A win for Genna: Tucson looks to adopt 'Genna's Law'

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A win for Genna: Tucson looks to adopt 'Genna's Law'

CREATED Mar 27, 2013

Reporter: Marcelino Benito

TUCSON (KGUN9-TV) - Nine months of ups and downs and painful memories of a reckless shooting, for a moment drowned out by cheers of joy.

"It's finally a smile," said Toni Solheid, Genna's mother. "I finally have a smile on my face."

That smile thanks to a unanimous vote from Tucson's City Council supporting "Genna's Law". It's a law that would hold people accountable for drinking and hurting someone with a gun.

"Obviously, it brought me to tears," said Rachel Smith, Genna's best friend. "Obviously it won't bring her back, but whatever we can do to honor her, that's what our goal is."

At Wednesday night's meeting, something no one expected happened.

"You guys are about to be very surprised with what Councilman Kozachik's about to do," said Councilman Paul Cunningham.

Spurred by Kozachik's motion, council members agreed to take steps to adopt "Genna's Law" locally, even if the state says no.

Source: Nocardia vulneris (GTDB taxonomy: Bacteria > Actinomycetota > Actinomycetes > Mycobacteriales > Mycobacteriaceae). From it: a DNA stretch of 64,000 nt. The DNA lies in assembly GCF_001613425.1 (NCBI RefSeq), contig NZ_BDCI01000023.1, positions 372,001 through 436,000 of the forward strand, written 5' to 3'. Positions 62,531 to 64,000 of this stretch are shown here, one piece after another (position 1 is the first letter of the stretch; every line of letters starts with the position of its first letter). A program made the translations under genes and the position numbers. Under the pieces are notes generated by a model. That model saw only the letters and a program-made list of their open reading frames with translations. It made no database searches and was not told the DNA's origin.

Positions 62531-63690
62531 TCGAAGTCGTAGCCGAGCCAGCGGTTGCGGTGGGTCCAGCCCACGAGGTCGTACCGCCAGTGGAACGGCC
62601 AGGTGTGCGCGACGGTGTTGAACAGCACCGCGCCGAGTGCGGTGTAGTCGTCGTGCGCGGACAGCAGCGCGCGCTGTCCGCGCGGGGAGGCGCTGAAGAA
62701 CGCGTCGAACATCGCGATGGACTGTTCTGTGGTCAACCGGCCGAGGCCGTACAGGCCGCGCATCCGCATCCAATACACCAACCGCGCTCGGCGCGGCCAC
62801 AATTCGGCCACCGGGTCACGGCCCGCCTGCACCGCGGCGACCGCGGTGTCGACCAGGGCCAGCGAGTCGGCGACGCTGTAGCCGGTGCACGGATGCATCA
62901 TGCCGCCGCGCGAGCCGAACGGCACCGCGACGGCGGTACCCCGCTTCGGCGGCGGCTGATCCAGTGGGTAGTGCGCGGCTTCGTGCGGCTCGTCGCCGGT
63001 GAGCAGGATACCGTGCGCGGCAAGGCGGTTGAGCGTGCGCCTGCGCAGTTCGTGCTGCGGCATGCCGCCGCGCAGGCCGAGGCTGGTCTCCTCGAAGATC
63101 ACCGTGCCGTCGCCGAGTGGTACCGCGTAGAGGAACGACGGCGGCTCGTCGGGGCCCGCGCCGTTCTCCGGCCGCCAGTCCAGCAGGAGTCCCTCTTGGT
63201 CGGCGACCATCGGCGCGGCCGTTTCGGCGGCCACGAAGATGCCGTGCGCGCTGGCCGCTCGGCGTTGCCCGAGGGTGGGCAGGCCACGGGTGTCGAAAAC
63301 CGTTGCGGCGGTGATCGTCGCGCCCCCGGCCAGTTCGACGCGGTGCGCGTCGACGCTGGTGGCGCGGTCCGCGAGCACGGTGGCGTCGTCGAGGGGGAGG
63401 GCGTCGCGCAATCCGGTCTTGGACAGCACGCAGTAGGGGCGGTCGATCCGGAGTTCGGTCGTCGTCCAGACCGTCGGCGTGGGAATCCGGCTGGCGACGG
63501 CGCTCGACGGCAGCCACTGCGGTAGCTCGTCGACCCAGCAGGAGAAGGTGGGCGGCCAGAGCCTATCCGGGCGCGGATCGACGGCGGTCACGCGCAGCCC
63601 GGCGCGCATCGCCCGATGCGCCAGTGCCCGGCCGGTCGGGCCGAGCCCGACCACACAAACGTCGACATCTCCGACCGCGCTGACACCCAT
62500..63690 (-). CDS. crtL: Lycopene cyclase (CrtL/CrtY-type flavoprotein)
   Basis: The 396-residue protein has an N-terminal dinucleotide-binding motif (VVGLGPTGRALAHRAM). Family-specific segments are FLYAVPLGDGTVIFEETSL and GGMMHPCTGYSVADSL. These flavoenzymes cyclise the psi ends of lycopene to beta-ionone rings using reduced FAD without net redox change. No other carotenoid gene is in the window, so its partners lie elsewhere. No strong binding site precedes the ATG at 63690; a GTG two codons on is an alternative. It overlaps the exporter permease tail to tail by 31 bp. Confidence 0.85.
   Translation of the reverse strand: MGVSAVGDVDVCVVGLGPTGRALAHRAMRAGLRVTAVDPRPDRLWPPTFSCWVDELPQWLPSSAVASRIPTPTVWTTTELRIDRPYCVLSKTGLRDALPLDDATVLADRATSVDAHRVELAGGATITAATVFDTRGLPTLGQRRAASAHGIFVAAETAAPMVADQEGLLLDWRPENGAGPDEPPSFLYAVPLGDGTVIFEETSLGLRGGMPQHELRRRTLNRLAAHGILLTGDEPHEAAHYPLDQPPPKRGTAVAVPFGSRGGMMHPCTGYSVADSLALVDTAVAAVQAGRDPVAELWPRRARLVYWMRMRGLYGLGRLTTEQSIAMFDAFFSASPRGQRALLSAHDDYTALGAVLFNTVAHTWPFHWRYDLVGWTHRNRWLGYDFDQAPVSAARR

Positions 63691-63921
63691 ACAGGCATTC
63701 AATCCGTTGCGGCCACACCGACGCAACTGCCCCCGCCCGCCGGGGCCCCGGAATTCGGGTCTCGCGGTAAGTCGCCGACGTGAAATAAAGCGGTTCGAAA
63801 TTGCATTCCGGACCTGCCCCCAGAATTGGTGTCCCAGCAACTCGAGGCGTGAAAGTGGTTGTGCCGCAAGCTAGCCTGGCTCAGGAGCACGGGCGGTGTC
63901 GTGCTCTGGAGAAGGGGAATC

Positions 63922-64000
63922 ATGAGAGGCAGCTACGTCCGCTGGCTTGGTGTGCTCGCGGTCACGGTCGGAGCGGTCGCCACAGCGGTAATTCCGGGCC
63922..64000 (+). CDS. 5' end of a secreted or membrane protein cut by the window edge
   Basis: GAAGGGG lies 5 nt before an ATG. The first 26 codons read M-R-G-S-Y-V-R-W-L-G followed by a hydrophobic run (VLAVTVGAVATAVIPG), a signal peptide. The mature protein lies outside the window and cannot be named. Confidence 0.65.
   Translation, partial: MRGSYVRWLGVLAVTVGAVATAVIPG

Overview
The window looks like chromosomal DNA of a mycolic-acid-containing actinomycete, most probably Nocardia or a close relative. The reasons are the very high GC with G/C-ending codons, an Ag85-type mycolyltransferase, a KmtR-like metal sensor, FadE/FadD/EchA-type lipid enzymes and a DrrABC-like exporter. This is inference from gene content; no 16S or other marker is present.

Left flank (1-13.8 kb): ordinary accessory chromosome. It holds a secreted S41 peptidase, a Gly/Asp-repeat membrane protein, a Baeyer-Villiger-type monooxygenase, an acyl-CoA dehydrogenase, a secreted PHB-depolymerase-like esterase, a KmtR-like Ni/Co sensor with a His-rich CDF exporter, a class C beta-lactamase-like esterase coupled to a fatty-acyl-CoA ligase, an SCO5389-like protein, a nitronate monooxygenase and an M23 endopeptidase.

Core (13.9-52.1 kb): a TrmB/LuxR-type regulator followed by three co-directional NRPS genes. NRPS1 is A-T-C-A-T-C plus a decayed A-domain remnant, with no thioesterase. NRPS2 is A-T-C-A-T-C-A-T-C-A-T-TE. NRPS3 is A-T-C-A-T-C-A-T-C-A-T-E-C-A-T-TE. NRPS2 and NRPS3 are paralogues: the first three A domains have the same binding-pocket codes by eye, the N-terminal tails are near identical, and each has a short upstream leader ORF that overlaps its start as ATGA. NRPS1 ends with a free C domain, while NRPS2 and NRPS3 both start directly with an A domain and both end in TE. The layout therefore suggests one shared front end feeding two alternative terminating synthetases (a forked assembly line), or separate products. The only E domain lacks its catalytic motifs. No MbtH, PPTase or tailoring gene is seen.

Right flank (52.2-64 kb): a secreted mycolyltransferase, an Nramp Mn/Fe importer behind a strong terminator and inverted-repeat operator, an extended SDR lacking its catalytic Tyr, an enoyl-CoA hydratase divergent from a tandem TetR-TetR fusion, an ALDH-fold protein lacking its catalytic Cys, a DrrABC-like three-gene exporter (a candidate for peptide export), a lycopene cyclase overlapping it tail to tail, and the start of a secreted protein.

"It was just a huge sigh of relief," said Sarah Ayup, Genna's sister. "Finally something positive out of all this tragedy."

It's a vote Genna's family says breathed new life into their hearts.

"There have been so many doors slammed in our fact, this is just amazing," said Ericka Ayup, Genna's sister.

Cunningham says this was the right thing to do.

"We needed to ask ourselves, is this council capable of honoring Genna the way she honored us?" he said.

The answer in Tucson a resounding yes. But the question remains: Will Phoenix feel the same way?

"It's sickening that there is no law and that we've gone through and endured what we've had to for the last 9 months," Solheid said. "So yes, this is amazing. This is for you Genna."

Still a rough road ahead for the bill at the state legislature. Although lawmakers say it should get a hearing next session. In the meantime, Tucson's City Attorney will draft an ordinance for council members to approve. It's expected to pass and that would make Tucson the first city to adopt "Genna's Law."